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London is United Kingdom’s capital and a major destination in Europe. This frenetic capital fascinates visitors with its majestic palaces, famous museums, larger than life monuments and that distinct genteel aura that pervades among locals. London offers a mixed bag of attractions and activities reflecting the diverse range of ethnicities living in the city. Home to one of the most powerful monarchies in the world, London has enough castles and stately homes to fill anyone’s royal fancies, and yet more are found further afield. Apart from sightseeing, entertainment is another class act. Find a plethora of plays, musicals and other bedazzling theatrical highlights or drop in on any of the swinging pubs and fine restaurants to help you unwind and further enjoy your holiday.

It may be daunting to an avid explorer as he maps out his course of action. Thames River separates London into north and south making your navigation as easy as possible. On the north bank, the key attractions can be found along with theatres and restaurants that can be reached by Underground’s Circle Line. On the western portion of the loop lies trendy haunts. Soho offers all sorts of watering holes and shops! Piccadilly Circus, standing at the junction of five busy streets emulates the atmosphere of New York’s Times Square; its famous statue of Eros in the middle is one of London’s top landmarks. Trafalgar Square, Leicester Square and Regent Street can also be seen within this area.

Kensington and Chelsea is an affluent borough in which you can have a taste of hip dining and fancy boutiques. History provides these neighborhoods their funky appeal as King’s Road area was where London swung to the beat of the 60s and rocked in the 70s. Notting Hill on the other hand, lay its mark on pop culture as Hollywood saw Hugh Grant and Julia Roberts walking past street markets, little art galleries and Victorian townhouses which were on full display. Another nifty enclave is Camden Town, popular for its bustling street markets.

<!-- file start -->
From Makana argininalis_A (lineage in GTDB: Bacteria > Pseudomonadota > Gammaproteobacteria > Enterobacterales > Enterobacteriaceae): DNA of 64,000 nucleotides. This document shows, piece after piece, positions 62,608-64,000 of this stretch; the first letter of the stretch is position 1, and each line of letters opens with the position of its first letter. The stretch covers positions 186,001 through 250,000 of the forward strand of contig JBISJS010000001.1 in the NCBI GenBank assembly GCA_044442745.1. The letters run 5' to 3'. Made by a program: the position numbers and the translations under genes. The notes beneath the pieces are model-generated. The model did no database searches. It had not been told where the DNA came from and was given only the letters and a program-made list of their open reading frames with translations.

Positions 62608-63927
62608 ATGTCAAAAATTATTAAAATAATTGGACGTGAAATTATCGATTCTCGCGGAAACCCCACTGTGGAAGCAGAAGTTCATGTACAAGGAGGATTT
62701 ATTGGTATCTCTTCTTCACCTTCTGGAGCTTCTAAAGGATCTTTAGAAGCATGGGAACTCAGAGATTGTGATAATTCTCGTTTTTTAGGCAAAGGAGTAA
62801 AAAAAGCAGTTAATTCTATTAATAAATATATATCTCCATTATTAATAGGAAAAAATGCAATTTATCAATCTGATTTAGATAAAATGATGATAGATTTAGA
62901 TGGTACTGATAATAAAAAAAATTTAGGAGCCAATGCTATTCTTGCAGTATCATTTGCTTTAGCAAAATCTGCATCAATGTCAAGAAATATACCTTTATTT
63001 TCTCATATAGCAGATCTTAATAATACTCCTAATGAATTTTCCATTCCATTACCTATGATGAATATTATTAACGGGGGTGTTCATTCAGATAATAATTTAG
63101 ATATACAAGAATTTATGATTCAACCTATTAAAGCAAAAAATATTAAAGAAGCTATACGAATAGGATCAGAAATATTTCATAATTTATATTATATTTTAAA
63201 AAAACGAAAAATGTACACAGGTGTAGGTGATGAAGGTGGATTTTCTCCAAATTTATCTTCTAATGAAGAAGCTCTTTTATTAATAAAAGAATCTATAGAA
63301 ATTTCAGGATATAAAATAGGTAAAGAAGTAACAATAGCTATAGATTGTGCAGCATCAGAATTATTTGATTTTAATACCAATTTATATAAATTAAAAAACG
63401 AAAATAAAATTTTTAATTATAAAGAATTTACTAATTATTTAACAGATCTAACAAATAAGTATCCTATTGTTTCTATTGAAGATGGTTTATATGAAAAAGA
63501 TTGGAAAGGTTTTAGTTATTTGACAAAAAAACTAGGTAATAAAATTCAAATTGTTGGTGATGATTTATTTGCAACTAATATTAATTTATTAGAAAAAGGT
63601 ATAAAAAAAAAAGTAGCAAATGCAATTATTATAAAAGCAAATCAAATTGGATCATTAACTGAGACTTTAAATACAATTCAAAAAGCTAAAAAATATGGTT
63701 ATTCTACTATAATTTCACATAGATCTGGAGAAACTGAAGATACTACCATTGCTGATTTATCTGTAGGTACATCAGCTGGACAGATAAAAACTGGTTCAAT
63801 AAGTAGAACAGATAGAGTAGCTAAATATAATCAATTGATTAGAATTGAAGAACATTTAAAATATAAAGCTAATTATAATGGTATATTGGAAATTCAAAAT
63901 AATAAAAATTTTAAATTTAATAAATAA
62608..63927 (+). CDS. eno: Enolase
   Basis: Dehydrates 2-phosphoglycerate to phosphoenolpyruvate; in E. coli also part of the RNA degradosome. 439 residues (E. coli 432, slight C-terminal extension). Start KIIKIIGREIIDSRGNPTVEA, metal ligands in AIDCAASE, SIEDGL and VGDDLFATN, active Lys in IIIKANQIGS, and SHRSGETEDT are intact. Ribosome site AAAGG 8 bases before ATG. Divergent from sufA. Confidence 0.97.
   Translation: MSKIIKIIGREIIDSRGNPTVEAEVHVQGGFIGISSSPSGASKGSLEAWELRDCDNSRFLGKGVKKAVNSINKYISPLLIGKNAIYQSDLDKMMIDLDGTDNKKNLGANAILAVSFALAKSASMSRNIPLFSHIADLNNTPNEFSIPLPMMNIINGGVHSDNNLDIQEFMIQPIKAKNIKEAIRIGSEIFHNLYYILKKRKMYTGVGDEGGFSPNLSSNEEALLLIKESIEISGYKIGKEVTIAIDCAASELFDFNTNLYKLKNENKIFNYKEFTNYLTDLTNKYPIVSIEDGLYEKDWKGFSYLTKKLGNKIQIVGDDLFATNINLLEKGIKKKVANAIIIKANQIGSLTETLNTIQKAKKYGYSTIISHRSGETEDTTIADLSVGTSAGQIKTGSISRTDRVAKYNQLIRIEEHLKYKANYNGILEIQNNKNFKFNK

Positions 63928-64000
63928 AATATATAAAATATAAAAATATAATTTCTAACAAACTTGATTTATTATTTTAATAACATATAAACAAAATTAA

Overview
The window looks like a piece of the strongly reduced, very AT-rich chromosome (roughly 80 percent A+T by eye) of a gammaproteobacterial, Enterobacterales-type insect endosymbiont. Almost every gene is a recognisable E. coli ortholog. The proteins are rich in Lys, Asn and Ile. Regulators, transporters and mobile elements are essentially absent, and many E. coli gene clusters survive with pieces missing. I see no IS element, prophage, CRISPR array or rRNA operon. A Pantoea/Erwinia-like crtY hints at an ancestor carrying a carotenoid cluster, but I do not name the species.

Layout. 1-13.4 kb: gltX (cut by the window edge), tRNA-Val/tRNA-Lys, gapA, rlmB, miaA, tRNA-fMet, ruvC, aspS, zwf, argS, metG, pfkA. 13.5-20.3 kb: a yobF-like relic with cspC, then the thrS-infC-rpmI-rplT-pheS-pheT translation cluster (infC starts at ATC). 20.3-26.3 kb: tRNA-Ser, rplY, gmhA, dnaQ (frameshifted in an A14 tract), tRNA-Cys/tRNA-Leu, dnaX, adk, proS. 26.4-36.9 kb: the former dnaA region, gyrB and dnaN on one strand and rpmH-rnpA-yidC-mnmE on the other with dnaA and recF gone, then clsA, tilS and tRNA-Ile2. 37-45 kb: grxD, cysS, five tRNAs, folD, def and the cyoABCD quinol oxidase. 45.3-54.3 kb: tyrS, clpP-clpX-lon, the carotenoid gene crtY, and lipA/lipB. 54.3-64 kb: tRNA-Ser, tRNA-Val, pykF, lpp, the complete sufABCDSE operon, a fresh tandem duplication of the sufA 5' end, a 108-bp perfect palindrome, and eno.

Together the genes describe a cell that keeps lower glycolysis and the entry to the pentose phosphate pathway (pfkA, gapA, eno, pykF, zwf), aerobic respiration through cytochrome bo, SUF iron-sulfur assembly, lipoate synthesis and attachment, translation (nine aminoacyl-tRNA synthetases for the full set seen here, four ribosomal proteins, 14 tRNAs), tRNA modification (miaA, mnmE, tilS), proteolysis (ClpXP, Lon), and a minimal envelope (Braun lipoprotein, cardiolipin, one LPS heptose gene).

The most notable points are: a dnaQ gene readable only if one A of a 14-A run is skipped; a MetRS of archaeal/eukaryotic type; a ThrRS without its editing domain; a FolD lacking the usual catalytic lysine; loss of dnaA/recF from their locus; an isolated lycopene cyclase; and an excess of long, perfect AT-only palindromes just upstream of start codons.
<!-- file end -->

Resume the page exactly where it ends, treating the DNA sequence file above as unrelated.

What should one not miss while in London? Choose between a black taxicab or the red double-decker bus to take on this must-see list. Most of these sights stand testament to England’s proud history. Watch the changing of the guard at Buckingham Palace; Westminster Abbey, where royals are entombed; stare in awe at Big Ben or the St. Paul’s Cathedral and the Tower of London. Shakespeare’s Globe Theatre is imperative for fans of the poet and for further art appreciation, visit the Natural History and British museums.

But if you want to see over 55 attractions of the city in one quick swoop, hop on the London Eye, the world’s tallest observation wheel, and enjoy the breathtaking views!

Watch the changing of the guard everyday and see the Queen’s troops march in their full regalia. If you find yourself in London in summer, all of the city comes to a full stop for the Trooping the Colour ceremonies during the Queen’s Birthday Parade. Another time-honored tradition is the Oxford and Cambridge Boat Race along the banks of the Thames River. Popular events in the British calendar also include Notting Hill Carnival, bringing out the biggest street parties in August. The Lord Mayor’s Show is also a much-awaited event as locals and tourists are treated to an extravagant parade when the Lord Mayor rides in his gilded coach. Musical extravaganzas are in store for everyone at the Royal Albert Hall and Hyde Park for the Last Night of the Proms around mid-September. Then if you want to feast your eyes on some of the best flowers in the land, head for the Chelsea Flower Show in May.